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About Jeremy Strong

Age at filming: Not stated, Employer's name: Self-employed
Jeremy Strong is a children's author. He's a successful author now, but he spent five years without getting anything published, so his advice to young people is not to give up. "If I'd given up, I wouldn't be sitting here talking... Follow your dream as far as you are able."

More information about authors, writers and translators

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Average Salary
£34,840
Average Weekly Hours
41
Past Unemployment
YearUnemployed
20114%
20125%
Predicted Employment
Future Employment Chart
Top 10 Industries
For This Job
IndustryJobs
Sport & recreation10,446
Arts & entertainment 9,410
Education5,577
Services to buildings5,067
Film &  music 4,802
Employment activities4,552
Other personal service 4,143
Other professional4,003
Publishing activities3,529
Head offices, etc2,871
Employment Status
Employment Status Chart
Description

Job holders in this unit group write, edit and evaluate literary material for publication excluding material for newspapers, magazines and other periodicals but including scripts and narrative for film, TV, radio and computer games and animations; and translate spoken and written statements into different languages.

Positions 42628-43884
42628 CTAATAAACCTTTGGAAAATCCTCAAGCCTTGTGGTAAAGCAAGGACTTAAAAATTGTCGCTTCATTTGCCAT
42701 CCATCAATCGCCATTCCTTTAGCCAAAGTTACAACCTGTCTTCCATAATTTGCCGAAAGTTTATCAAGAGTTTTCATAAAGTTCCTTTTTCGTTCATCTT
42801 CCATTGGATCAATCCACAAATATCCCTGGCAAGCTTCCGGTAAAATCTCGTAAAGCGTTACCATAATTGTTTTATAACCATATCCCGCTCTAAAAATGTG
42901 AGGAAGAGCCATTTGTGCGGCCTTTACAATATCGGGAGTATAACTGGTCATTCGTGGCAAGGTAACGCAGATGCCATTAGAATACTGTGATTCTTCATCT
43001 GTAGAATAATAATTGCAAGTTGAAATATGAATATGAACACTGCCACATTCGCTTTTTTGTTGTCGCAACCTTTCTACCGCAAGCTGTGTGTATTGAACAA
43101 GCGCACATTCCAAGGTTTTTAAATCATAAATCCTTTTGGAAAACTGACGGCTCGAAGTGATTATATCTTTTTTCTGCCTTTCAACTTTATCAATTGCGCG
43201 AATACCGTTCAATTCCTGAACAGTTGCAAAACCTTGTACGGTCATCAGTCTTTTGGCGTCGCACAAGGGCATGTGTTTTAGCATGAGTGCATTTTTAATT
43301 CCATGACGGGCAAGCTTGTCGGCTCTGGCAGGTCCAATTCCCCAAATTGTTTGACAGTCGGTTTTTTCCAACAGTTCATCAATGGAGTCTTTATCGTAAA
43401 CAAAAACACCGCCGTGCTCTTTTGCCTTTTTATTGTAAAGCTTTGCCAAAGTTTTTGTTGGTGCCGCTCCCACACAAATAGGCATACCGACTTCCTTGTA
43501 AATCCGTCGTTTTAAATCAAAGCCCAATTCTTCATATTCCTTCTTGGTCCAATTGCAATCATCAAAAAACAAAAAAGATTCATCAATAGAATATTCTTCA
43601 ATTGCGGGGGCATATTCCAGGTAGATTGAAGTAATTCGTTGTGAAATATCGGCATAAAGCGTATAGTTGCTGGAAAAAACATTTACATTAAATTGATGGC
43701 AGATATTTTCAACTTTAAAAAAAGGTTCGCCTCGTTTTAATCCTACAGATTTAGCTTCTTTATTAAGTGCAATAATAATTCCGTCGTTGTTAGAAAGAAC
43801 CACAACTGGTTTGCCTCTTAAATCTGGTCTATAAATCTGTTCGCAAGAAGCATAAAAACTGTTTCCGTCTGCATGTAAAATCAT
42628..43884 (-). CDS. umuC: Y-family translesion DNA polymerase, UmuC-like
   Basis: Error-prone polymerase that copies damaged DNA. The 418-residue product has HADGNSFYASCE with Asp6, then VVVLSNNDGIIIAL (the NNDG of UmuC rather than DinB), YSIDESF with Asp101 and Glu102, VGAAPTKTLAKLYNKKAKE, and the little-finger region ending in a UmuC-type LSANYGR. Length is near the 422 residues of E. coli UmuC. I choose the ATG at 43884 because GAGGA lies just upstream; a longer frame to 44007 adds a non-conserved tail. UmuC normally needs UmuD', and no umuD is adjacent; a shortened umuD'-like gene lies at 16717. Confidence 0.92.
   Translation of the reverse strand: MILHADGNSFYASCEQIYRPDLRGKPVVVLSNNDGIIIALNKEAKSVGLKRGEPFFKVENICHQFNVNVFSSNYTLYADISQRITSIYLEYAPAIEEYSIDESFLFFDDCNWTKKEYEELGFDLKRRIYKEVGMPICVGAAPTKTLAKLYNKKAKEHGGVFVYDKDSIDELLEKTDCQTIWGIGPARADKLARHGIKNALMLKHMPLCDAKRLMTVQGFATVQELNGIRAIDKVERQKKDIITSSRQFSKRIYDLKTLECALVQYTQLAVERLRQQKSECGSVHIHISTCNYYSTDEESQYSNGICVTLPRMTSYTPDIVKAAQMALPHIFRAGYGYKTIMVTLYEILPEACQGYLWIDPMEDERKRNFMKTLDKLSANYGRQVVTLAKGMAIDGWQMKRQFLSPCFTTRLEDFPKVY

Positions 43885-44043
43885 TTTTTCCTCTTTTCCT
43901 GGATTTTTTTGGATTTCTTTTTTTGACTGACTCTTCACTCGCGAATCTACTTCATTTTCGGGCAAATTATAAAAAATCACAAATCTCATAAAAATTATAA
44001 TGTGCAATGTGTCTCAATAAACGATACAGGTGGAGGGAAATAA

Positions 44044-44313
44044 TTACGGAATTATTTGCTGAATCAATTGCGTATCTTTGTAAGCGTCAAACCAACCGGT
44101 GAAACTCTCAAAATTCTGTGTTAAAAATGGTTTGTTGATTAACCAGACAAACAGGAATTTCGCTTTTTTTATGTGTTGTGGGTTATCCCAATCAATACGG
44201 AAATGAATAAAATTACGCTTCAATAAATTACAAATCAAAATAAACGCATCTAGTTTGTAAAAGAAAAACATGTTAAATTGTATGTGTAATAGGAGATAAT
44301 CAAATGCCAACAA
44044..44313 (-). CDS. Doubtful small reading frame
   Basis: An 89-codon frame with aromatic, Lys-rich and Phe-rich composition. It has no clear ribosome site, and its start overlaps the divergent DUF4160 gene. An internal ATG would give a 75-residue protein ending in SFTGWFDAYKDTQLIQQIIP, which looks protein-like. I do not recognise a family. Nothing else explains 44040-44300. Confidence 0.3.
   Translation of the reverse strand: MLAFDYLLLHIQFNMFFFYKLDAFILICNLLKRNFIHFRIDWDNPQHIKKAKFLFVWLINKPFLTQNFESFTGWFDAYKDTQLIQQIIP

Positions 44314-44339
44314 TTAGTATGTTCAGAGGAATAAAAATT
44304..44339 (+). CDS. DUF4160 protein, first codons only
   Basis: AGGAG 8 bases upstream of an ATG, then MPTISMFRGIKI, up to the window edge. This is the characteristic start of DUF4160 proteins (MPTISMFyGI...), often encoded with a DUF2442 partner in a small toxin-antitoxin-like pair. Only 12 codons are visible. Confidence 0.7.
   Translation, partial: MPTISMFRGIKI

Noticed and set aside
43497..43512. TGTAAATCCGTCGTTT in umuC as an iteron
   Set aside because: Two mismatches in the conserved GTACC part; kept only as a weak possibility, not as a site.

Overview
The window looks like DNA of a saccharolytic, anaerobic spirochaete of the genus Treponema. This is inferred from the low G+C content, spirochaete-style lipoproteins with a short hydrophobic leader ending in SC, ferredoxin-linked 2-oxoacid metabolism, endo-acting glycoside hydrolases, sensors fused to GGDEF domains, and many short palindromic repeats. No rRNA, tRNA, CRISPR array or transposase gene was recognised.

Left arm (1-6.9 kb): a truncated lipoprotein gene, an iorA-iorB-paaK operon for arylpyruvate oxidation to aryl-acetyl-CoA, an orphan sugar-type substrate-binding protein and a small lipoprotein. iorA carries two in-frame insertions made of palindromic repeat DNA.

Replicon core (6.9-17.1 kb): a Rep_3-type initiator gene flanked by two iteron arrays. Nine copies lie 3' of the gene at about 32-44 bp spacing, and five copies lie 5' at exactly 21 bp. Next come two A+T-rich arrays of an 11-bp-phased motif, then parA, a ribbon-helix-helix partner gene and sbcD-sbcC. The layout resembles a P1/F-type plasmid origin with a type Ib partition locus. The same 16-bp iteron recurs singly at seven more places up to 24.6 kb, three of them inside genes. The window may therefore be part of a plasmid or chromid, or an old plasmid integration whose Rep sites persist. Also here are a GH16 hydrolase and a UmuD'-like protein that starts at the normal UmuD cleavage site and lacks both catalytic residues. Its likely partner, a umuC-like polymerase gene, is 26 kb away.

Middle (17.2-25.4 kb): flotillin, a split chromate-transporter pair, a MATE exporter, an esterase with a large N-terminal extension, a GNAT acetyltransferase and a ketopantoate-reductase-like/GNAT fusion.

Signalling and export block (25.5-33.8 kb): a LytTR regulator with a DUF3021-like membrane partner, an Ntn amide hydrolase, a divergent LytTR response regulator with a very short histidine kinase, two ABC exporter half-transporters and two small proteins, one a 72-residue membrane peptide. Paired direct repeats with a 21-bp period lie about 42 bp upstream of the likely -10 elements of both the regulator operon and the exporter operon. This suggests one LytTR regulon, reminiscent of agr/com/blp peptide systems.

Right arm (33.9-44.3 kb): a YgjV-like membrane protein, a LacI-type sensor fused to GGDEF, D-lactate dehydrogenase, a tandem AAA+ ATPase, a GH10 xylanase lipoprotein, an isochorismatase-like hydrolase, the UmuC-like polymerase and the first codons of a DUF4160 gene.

Qualifications

Entry is possible with a variety of academic qualifications and/or relevant experience. Postgraduate and professional qualifications are available and are required for some occupations.

Tasks
  • Determines subject matter and researches as necessary by interviewing, attending public events, seeking out records, observing etc.
  • Generates and develops creative ideas for literary material
  • Selects material for publication, checks style, grammar and accuracy of content, arranges for any necessary revisions and checks proof copies before printing
  • Negotiates contracts with freelance agents and with buyer on behalf of writer
  • Writes instruction manuals and user guides, technical reports, catalogues and indexes, prepares sales literature and writes technical articles for trade journals
  • Converts documents or spoken statements from original or source language into another language
  • Provides communication support for the hard of hearing or the visually impaired.
Employment by Region
Regional Employment Chart
Gender Balance
M 57% 43% F
Skills Chart
Where to go next
The National Skills Academy for Creative & Cultural Skills Jeremy StrongInformation and Statistics relating to the Creative Industries